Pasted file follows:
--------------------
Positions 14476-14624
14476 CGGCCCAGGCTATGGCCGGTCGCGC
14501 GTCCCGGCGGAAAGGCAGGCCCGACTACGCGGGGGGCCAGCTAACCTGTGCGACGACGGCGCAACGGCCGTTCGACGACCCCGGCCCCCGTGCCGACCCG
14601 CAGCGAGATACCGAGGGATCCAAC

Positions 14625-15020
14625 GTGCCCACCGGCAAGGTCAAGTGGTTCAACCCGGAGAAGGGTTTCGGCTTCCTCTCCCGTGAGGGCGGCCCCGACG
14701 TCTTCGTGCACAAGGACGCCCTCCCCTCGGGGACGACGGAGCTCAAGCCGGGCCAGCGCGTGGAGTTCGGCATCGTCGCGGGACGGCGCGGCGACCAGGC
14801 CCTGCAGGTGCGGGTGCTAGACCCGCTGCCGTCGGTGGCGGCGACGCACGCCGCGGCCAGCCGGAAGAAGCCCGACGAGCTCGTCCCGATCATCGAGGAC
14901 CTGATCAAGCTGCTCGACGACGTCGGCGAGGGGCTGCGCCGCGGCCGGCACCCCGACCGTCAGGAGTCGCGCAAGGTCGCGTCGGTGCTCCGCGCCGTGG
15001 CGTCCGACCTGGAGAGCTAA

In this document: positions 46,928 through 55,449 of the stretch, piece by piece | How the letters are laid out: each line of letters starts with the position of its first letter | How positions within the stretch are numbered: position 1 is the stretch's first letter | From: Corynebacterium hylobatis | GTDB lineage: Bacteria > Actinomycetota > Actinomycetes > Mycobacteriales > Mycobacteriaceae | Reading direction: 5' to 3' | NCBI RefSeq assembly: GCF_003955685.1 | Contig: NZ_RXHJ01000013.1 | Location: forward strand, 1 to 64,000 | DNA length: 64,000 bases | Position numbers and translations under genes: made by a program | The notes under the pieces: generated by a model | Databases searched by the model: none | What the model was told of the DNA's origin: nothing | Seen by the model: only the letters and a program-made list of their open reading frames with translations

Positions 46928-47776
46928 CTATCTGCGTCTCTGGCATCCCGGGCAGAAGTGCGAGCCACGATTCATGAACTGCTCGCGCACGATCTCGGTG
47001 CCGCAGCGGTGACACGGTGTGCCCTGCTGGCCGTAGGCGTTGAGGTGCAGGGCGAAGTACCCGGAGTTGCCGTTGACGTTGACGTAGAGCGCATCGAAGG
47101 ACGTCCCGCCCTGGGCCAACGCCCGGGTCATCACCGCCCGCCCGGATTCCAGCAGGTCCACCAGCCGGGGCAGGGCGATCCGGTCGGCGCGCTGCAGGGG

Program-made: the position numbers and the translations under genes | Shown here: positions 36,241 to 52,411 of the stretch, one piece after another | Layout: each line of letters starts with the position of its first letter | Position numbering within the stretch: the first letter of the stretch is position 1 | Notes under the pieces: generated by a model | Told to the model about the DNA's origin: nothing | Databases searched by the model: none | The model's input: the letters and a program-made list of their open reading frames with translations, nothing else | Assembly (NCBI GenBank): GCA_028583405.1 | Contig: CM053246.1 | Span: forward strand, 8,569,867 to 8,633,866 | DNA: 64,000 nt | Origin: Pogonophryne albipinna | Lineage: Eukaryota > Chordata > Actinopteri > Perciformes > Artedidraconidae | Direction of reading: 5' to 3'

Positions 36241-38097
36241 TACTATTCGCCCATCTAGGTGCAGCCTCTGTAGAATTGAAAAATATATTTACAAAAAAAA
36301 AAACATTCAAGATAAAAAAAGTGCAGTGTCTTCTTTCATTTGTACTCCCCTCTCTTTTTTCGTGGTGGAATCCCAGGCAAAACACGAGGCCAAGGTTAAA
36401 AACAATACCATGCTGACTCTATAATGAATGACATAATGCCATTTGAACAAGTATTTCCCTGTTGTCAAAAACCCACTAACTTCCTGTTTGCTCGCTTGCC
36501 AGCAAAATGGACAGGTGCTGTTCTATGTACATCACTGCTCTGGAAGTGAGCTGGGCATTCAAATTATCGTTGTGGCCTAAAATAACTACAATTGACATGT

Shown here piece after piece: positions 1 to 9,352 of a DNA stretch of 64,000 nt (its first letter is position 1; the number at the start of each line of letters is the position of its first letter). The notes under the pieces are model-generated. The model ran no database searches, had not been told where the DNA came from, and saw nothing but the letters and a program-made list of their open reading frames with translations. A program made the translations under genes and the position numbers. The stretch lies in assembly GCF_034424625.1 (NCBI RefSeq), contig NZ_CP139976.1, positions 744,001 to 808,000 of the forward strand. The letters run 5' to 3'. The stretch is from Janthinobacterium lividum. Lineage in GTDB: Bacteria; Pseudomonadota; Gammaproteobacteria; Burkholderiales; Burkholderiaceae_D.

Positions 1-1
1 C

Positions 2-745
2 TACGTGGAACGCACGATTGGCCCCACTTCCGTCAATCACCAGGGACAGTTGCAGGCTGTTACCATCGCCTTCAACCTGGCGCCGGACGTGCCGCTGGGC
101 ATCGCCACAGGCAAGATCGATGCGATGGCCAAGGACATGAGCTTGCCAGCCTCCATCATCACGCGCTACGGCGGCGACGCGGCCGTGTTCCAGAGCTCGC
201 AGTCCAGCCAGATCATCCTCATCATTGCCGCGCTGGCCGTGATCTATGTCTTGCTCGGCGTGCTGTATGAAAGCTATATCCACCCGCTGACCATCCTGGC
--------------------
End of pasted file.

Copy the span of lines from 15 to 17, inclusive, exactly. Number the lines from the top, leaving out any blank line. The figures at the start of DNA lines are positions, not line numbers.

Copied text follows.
47101 ACGTCCCGCCCTGGGCCAACGCCCGGGTCATCACCGCCCGCCCGGATTCCAGCAGGTCCACCAGCCGGGGCAGGGCGATCCGGTCGGCGCGCTGCAGGGG

Program-made: the position numbers and the translations under genes | Shown here: positions 36,241 to 52,411 of the stretch, one piece after another | Layout: each line of letters starts with the position of its first letter | Position numbering within the stretch: the first letter of the stretch is position 1 | Notes under the pieces: generated by a model | Told to the model about the DNA's origin: nothing | Databases searched by the model: none | The model's input: the letters and a program-made list of their open reading frames with translations, nothing else | Assembly (NCBI GenBank): GCA_028583405.1 | Contig: CM053246.1 | Span: forward strand, 8,569,867 to 8,633,866 | DNA: 64,000 nt | Origin: Pogonophryne albipinna | Lineage: Eukaryota > Chordata > Actinopteri > Perciformes > Artedidraconidae | Direction of reading: 5' to 3'

Positions 36241-38097